Vertical Kicking for Swimmers: How to Develop an Insane Kick

Among kicking drills there are fewer that are more effective, accessible and versatile as getting vertical with your kick work. Here is everything you need to know about vertical kicking.

Want to add a shocking amount of propulsion and power to your freestyle kick? Learn to fully use your core when kicking? How about improve your upkick so that your kick is more even, balanced, and ultimately, faster?

You, my chlorinated homeslice, should line up for the most versatile of freestyle kick drills, vertical kicking.

Granted, vertical kicking might not look outwardly pleasant—you are in a battle to keep your face and mouth above the water-line after all—but adding it to your repertoire can help you improve your kick in ways that using a traditional kickboard cannot.

Michael Phelps swore by it in developing the deadliest underwater dolphin kick the sport has ever seen. It can be used across all four strokes, with varying intensity and resistance from beginner to Olympic level, and requires only a corner of the deep end of the pool.

Vertical Kicking: How to Develop an Insane Kick

Some of the benefits of incorporating vertical kicking into your swim training include:

1. Going vertical allows you to really focus on kicking from the core.

This goes especially for swimmers who struggle to kick from their core and hips or you knee and straight-leg scissor kickers. Vertical kicking puts you in a position where it is easier to focus on initiating the kick from your mid-section.

When we are on our front we tend to relax our belly; going vertical gives you the opportunity to really feel the kicking motion as it should–originating from your core.

2. Vertical kicking forces you to hammer down on the upkick.

Our upkick (or downkick for you backstrokers) will never be as strong as our downkick. We lack the musculature to make a completely even-powered kick a reality, but that doesn’t mean that the “weak” side of the kicking motion should be neglected.

Too often you see swimmers slacken completely on the upkick in a moment of recovery instead of using it as a moment to gain propulsion.

3. Vertical kicking forces you to maintain an even kicking motion.

Kicking takes it out of you. For the amount of propulsion gained the effort might not seem like it is worth it. And so you kick your little heart out for a few lengths until you tire out and then let your arms do the heavy lifting.

A powerful, six-beat kick takes dedication and commitment to developing, and the first step is building the endurance to do it consistently. Vertical kicking helps to develop an even kick; after all, if you pause or stutter at the bottom or top of your kick you sink.

4. You can crank up the resistance.

Wherever you fall on the scale of kicking awesomeness there is a starting point for you when doing vertical kick.

Really want to increase the power and strength in your kick? You can start with your hands at your side, arms crossed, and then progress to having your hands out of the water, and then eventually, when you are ready to achieve pro-level status, putting your arms in a streamline position.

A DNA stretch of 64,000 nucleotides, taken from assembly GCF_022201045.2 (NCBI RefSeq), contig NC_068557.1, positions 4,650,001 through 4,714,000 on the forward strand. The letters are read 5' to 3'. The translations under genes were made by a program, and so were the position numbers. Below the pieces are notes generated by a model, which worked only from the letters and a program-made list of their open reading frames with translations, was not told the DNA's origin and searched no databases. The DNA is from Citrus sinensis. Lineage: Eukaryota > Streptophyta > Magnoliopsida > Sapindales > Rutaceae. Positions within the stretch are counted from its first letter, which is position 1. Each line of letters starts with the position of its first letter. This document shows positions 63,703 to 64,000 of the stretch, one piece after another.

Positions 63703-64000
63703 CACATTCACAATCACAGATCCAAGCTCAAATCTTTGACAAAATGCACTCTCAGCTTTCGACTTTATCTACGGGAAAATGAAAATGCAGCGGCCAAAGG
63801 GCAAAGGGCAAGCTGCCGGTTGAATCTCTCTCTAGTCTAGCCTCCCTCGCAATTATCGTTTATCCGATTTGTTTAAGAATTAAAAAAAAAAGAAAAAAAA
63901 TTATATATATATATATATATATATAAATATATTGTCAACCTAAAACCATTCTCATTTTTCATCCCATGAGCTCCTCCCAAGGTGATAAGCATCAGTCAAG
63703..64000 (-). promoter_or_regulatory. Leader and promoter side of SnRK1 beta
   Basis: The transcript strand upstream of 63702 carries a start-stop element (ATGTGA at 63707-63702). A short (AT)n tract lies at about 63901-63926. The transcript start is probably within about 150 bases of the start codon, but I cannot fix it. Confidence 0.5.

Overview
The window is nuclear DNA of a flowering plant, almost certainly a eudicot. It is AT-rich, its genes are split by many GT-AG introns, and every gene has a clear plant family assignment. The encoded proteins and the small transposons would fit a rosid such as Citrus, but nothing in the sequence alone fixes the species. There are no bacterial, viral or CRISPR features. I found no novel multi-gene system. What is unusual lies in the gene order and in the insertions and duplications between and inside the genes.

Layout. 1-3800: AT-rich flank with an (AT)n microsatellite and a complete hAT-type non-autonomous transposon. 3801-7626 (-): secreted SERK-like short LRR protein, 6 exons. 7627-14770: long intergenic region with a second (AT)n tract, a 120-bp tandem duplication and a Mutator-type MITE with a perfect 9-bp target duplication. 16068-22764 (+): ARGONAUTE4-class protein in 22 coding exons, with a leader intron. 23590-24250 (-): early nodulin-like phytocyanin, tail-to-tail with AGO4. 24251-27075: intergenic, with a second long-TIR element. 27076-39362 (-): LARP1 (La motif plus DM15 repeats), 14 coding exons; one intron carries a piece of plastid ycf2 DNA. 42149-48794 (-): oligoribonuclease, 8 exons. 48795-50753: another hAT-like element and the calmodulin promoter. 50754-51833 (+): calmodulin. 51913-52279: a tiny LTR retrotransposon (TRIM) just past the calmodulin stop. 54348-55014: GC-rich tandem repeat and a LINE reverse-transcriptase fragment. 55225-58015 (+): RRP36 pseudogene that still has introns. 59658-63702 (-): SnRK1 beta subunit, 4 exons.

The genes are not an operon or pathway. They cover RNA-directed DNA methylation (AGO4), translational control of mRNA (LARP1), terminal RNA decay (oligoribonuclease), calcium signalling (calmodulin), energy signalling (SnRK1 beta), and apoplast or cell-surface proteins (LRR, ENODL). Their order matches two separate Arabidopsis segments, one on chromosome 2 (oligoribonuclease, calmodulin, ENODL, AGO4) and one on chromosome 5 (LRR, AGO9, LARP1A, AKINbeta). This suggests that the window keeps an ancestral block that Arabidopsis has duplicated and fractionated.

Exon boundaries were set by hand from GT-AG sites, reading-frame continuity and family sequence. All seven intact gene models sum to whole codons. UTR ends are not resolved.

From there you can further ramp up the resistance by throwing on some DragSox, a weight belt/brick, and using fins. The options are only limited by your imagination.

5. It’s easy on the shoulders.

For those who suffer with the common ailment of swimmer’s shoulder using a kickboard can cause impingement that makes the shoulder pain worse. Leaning our body weight on a kick-board, with our head up, can exacerbate the well-worn shoulders of a swimmer.

With vertical kicking you can focus on developing your legs without putting your arms in a position where they might compromise your shoulders.

Sorry kickboard, I think it’s time we start seeing other people.

Vertical Kicking for Swimmers

A Sample Vertical Kicking Set

Here is part of a swimming workout that I completed recently.

On a trip to the local YMCA the fast lane was besieged by swimmers of varying speeds, making my planned workout borderline impossible.

Instead of packing it in I grabbed a corner of the lane and did the following little workout which took about 30 minutes.


  • 10 x :30 on, :30 sec off vertical kicking. Odds: free, Evens: fly. With fins + 20 pound weight. Count the number of kicks on the first rep and try to hold this number for the remainder of the set. Great for developing overall leg endurance.
  • 200 no-bubble free kick recovery with a board.  (No bubbles = your feet don’t break the surface of the water.)


  • 10 x :20 on, :40 sec off vertical kicking. Odds: free, Evens: fly. With fins + Drag Sox. On this set the focus is power! With the DragSox on it feels like you are wearing weights on your feet.
  • 200 no-bubble free kick recovery with a board.

 More Stuff Like This:

The Monofin: Your Weapon for a Killer Dolphin Kick. Want to level up your underwaters? Learn how a Monofin is one of the most potent weapons for taking your fly kick to the next level.

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Olivier Poirier-Leroy Olivier Poirier-Leroy is the founder of He is an author, former national level swimmer, two-time Olympic Trials qualifier, and swim coach.

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